‘Favourable policies key to attracting investment in renewables’
To address Nigeria’s power needs, the present administration must address issues bordering on its regulatory framework, by developing consistent and favourable policies to attract local and foreign investment into the nation’s power sector.
This was the view of Wartsila’s Managing Director/ Business Development Manager Africa North, Nigeria and Ghana, Wale Yusuff.
Yusuff stated that with gas production becoming the major focus of the oil and gas companies in response to strong global appetite for gas as well as growing investments in regional gas-to-power projects, the federal government needs to formulate the right policies and business environment to attract both local and foreign investments to bridge its energy needs.
Yusuff, at a stakeholders’ meeting added that: “These are some of the areas we have to focus on and we also have to push for the right advocacies even from the National Assembly to make sure that the right laws are made and enforced. We must create the right environment for investors to come. Policies are very important as the whole world is talking about renewable and we must also look at that versus the energy sources that we have. We should also look at how we can get a right mix to get the right tariff for the country.”
He added that in addressing the power issues, Nigeria must decentralize its energy generation systems, deploy the use of modular power solutions, improve its efficiency in less fuel consumption and focus attention on renewable integration.
The Director, Africa West, Wartsila Energy Business, Marc Thiriet, called on the need for more investments in power plants and energy production to be distributed deploying the use of captive power plants in Nigeria.
He said gas production plays an important role in maximizing the utilisation of renewable energy, adding that renewable penetration is already happening in Nigeria, but not growing at a pace comparable to other countries.
According to him, investment in renewable energy in Nigeria is massive, maintaining that report reveals that penetration of renewable in Africa is expected to reach 45 per cent by 2040.
“It is very clear that world is going towards 100 per cent renewable energy production. Renewable is coming to Nigeria and to be able to integrate and manage it in Nigeria like in the rest of the world, there may be a need for balancing flexible power that is able to act fast and I think Nigeria is in a very unique position welcoming renewable, because there is so much gas available and we strongly believe that gas is the energy that will be able to balance the intermittency of renewable technology.”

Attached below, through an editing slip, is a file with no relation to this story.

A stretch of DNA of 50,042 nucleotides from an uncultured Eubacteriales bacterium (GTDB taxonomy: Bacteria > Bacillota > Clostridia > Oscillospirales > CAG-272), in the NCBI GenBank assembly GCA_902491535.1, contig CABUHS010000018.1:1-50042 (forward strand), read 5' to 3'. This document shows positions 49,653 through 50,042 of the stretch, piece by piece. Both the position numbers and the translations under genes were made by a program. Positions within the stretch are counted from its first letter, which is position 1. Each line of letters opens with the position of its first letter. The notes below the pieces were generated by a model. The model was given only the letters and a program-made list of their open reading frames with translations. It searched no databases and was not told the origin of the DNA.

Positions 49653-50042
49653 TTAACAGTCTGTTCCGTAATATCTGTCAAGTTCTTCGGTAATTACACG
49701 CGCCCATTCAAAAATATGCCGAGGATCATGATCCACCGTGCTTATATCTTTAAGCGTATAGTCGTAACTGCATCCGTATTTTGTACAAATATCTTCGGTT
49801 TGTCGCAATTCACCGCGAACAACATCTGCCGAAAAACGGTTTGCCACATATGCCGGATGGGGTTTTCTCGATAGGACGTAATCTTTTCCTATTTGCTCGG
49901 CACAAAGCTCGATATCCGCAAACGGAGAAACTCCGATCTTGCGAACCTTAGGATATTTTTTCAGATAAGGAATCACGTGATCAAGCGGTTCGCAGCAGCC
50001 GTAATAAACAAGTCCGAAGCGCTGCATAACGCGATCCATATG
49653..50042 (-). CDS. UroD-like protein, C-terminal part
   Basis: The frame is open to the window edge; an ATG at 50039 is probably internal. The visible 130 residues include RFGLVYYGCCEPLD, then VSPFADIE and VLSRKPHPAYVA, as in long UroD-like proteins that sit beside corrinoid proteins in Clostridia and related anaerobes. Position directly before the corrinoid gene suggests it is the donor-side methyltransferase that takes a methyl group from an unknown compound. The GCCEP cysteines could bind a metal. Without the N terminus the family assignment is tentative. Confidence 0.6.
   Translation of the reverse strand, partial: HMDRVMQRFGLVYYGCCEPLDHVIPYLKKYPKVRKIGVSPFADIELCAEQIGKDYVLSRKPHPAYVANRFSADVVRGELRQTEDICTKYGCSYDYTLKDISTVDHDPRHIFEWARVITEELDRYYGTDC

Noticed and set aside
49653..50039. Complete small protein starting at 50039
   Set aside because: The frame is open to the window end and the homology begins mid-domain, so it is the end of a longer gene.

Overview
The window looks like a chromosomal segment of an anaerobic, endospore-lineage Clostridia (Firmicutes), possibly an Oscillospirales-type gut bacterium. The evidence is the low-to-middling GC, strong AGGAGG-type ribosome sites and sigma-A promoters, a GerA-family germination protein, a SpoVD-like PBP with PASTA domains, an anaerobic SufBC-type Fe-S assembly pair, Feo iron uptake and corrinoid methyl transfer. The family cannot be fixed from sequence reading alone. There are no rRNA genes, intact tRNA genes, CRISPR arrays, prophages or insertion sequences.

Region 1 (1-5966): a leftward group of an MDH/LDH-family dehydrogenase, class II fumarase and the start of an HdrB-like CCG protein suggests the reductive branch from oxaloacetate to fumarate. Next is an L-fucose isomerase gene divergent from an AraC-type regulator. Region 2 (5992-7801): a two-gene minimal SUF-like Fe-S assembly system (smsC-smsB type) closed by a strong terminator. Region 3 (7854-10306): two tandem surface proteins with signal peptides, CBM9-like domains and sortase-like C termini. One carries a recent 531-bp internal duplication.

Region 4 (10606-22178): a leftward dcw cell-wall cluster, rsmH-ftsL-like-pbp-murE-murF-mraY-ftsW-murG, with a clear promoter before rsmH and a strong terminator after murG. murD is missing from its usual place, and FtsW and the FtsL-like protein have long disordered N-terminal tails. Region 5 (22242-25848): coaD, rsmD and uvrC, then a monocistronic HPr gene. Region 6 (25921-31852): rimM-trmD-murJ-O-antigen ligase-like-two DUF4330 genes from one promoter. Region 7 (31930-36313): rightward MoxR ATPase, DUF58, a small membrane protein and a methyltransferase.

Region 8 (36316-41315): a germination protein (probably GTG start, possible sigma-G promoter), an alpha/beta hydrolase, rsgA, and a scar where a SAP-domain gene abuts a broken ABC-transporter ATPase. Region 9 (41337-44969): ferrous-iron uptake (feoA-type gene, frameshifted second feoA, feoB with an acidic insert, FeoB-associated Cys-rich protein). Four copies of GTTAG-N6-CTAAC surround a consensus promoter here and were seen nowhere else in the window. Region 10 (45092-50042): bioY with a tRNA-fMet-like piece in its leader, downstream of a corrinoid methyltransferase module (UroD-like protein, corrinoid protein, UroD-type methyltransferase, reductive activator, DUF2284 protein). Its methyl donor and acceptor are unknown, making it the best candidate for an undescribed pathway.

The Senior Manager, Market Development, Africa, Wartsila Energy Business, Frederic Baralon, said renewable provides cheap electricity, advising that their output must be maximized whenever possible.
According to him, Nigeria by 2030, would have an installed capacity of 32.0GW and a base load of 18.7 GW, but stated that the 18.7 GW clearly cannot operate the base load.
He said the pathway for Nigeria by 2030 would see a demand of fluctuation and intermittency of renewable creating a demand landscape for rigid base load plants to operate, stressing that flexible gas and base load both have roles to play in a balanced gas penetration portfolio.
The Senior Developer, IPP project Development/Strategy, Wartsila Energy Business, Nicolas Mathon, said there is an obvious need for additional power generation capacities to be developed in Nigeria, saying that the private sector is critical to achieving a sustainable power for all.
He noted that maximizing renewable generation is essential in ensuring a sustainable and profitable future for the energy industry, adding that the company’s ambition is to lead the energy industry’s transformation towards a future that utilizes 100 per cent renewable with flexible capacity as the enabler.
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